Sunday, May 19Royal Holloway's offical student publication, est. 1986

Facebook and Elections: Are they doing enough?

Ellie Matthews

With this year’s election being perhaps one of the most controversial in a long time, people often wonder how election integrity can be upheld in a world where we are constantly being targeted by advertisers.

Facebook, Instagram, and Twitter are regularly flooded with both important political ads, and fake news. Social media has a huge influence on our lifestyles, but what place does it have when it comes to politics?

In the last week alone Kylie Jenner was able to drive more Americans to register to vote with a simple bikini picture on Instagram. “48k users came to the registration verification tool Monday from Instagram, out of a total of 319k users that used the tool on the site,” said a spokesperson for according to The Independent. This translated into a 1500% increase in use via Instagram and an over 80% increase in total users of the voter verification tool from the previous day. A very positive change, yes, but it also exposes the dangerous power social media has.

What is election integrity?

Election integrity describes the international standards that govern the appropriate conduct for elections. Though there is no official description of these norms, there are general practises that most democratic countries follow. For example, Tana Mongeau (an internet personality) offering explicit pictures in return for her followers voting for Joe Biden is one recent example of electoral fraud.

So, what is Facebook doing to help?

Mark Zuckerberg, Facebook Co-founder and CEO, released a statement on September 3rd in regards to Facebook’s new and improved approach to election integrity. Below are some of the key points made in this statement

  1. Voting information 

Facebook (from here on referred to as FB), is already running the largest voting information campaign in American History. Their goal is to help 4 million people register to vote, and then actually vote. 3 days in and almost 24 million clicks to voter registration websites were logged internally.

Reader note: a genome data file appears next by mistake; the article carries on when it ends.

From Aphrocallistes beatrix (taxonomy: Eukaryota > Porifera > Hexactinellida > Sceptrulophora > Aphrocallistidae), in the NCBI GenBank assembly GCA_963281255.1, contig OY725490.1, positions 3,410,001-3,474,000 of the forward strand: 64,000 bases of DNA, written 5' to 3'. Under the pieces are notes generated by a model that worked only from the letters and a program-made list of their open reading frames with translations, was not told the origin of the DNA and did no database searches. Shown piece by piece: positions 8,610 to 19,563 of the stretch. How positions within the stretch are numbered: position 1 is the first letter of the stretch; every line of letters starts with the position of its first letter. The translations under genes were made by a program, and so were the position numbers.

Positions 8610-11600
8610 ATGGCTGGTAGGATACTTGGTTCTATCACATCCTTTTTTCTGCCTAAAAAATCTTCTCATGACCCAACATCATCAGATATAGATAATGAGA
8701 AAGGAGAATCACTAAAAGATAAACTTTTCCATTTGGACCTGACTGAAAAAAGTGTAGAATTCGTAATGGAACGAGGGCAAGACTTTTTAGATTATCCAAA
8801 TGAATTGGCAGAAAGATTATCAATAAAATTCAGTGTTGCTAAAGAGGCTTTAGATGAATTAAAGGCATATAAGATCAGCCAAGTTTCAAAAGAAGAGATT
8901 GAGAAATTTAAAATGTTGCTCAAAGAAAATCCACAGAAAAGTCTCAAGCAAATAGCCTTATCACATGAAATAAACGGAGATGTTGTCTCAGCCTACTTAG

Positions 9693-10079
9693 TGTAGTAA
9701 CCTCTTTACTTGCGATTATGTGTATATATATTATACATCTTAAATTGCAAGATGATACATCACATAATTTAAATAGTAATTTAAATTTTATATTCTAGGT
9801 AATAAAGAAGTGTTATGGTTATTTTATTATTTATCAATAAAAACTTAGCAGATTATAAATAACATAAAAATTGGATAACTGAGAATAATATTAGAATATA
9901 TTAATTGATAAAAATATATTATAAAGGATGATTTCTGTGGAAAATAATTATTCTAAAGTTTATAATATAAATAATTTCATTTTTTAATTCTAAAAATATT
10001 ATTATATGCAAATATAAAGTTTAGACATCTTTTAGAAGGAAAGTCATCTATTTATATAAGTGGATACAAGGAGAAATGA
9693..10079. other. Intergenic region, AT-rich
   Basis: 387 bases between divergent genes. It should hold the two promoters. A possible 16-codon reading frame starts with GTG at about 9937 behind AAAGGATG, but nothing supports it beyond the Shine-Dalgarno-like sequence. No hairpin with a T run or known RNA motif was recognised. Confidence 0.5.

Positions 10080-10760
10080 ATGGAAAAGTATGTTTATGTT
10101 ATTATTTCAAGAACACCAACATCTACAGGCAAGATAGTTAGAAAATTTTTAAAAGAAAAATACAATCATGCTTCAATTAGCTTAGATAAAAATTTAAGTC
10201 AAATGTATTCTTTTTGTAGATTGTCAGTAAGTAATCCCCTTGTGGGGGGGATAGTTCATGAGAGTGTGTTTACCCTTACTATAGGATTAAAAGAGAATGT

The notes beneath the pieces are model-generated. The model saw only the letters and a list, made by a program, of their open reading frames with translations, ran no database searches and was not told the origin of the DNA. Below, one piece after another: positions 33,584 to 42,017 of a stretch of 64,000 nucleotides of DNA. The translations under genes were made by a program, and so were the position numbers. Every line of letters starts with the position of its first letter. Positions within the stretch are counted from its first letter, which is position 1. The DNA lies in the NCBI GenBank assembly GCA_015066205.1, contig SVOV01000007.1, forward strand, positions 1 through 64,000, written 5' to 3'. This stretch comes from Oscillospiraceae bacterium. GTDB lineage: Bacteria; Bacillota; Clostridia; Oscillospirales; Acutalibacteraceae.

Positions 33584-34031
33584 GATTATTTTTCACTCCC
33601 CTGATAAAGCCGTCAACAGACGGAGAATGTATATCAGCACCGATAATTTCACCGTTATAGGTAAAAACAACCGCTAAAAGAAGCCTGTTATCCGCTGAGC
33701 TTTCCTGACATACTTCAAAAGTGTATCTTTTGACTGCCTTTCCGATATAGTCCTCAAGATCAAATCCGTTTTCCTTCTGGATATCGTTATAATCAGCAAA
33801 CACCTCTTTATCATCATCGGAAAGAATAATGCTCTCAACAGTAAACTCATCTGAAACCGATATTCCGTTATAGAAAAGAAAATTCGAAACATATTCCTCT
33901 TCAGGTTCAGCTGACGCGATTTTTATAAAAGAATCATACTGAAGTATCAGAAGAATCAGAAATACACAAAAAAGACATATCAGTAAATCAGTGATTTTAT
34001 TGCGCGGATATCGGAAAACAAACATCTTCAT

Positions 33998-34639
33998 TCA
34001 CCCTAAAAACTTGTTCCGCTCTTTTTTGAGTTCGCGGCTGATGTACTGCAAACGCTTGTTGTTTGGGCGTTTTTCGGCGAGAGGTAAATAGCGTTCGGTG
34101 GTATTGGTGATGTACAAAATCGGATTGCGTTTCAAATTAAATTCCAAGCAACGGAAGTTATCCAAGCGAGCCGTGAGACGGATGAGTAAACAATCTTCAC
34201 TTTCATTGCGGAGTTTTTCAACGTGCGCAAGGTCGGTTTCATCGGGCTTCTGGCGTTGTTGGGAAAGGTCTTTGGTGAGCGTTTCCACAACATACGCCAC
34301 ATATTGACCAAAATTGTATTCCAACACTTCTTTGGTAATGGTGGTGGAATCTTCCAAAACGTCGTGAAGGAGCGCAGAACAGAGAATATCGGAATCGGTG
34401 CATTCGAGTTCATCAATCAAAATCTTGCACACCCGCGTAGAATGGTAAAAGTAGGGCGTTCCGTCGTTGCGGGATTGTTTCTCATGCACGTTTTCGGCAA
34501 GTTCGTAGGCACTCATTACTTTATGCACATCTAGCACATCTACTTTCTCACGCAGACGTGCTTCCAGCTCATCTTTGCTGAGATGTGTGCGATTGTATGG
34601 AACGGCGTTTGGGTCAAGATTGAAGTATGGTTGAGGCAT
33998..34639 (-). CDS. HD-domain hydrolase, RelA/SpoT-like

Both FB and Instagram are now putting a “Voting Information Center” filled with “authoritative information” about voting. This will include tutorials on how to vote by mail, deadlines for local states, and other important information that is often overlooked.

FB is also now partnering with Reuters and the National Election Pool to give users accurate information about election results in their Voting Information Centre, and will also aim to proactively notify people when results become available.

  1. False Information 

Election officials have been consulted in order to take down any false information posted about voting. This has already been extended from the usual 72hr window. The explicitly wrong voting information removal policy has also been extended to implicitly wrong information too. So saying “you can wait to vote up to 3 days after Election Day” is explicitly wrong, whereas saying “I hear anybody with a driver’s license gets a ballot this year” is implicitly wrong as it suggests you need a driver’s license to vote. By extending this policy, more subtle misinformation will also be removed from the site.

FB are also removing posts claiming if you vote in person you’ll contract COVID-19, as this is plainly false. Along with this they will also post links to authoritative information about COVID-19 on posts spreading such misinformation.

  1. Ad ban

FB has now banned any NEW political ads in the week before the election. This allows FB enough time to debunk any false claims, and it also prevents any deceptive tactics that may be used in the last few days of voting. All ads are also posted to FB’s official Ads Library. This means that anyone can scrutinize them at will.

  1. External groups and Organizations

Coordinated online efforts to interfere in elections by foreign governments and individuals have also been spotted by FB. Recently a network of 13 accounts and 2 pages were removed from the site that were attempting to mislead American citizens and amplify divisions. There has now been even further investment made into FB’s security systems and teams to try to prevent these attacks.

“We’ve already strengthened our enforcement against militias, conspiracy networks like QAnon, and other groups that could be used to organize violence or civil unrest in the period after the elections. We have already removed thousands of these groups and removed even more from being included in our recommendations and search results. We will continue to ramp up enforcement against these groups over the coming weeks.” – Mark Zuckerberg

Will it actually work?

Whilst a well-written statement from Mark Zuckerberg is nice to read, we have to wonder, will any of this actually translate into upholding a better election integrity?

Targeted advertising still exists as a function on FB, giving rise to pages and groups that essentially act as echo chambers. Whilst the original ad may have been fair, the misinformation often spread within these groups can lead to furthering extreme untrue views. These groups are often more harmful than a single untrue statement.

Facebook reviewing its policies on ads, information, and misinformation has given me hope for an unbiased social media in the future. For now, I think there is still a long way to go.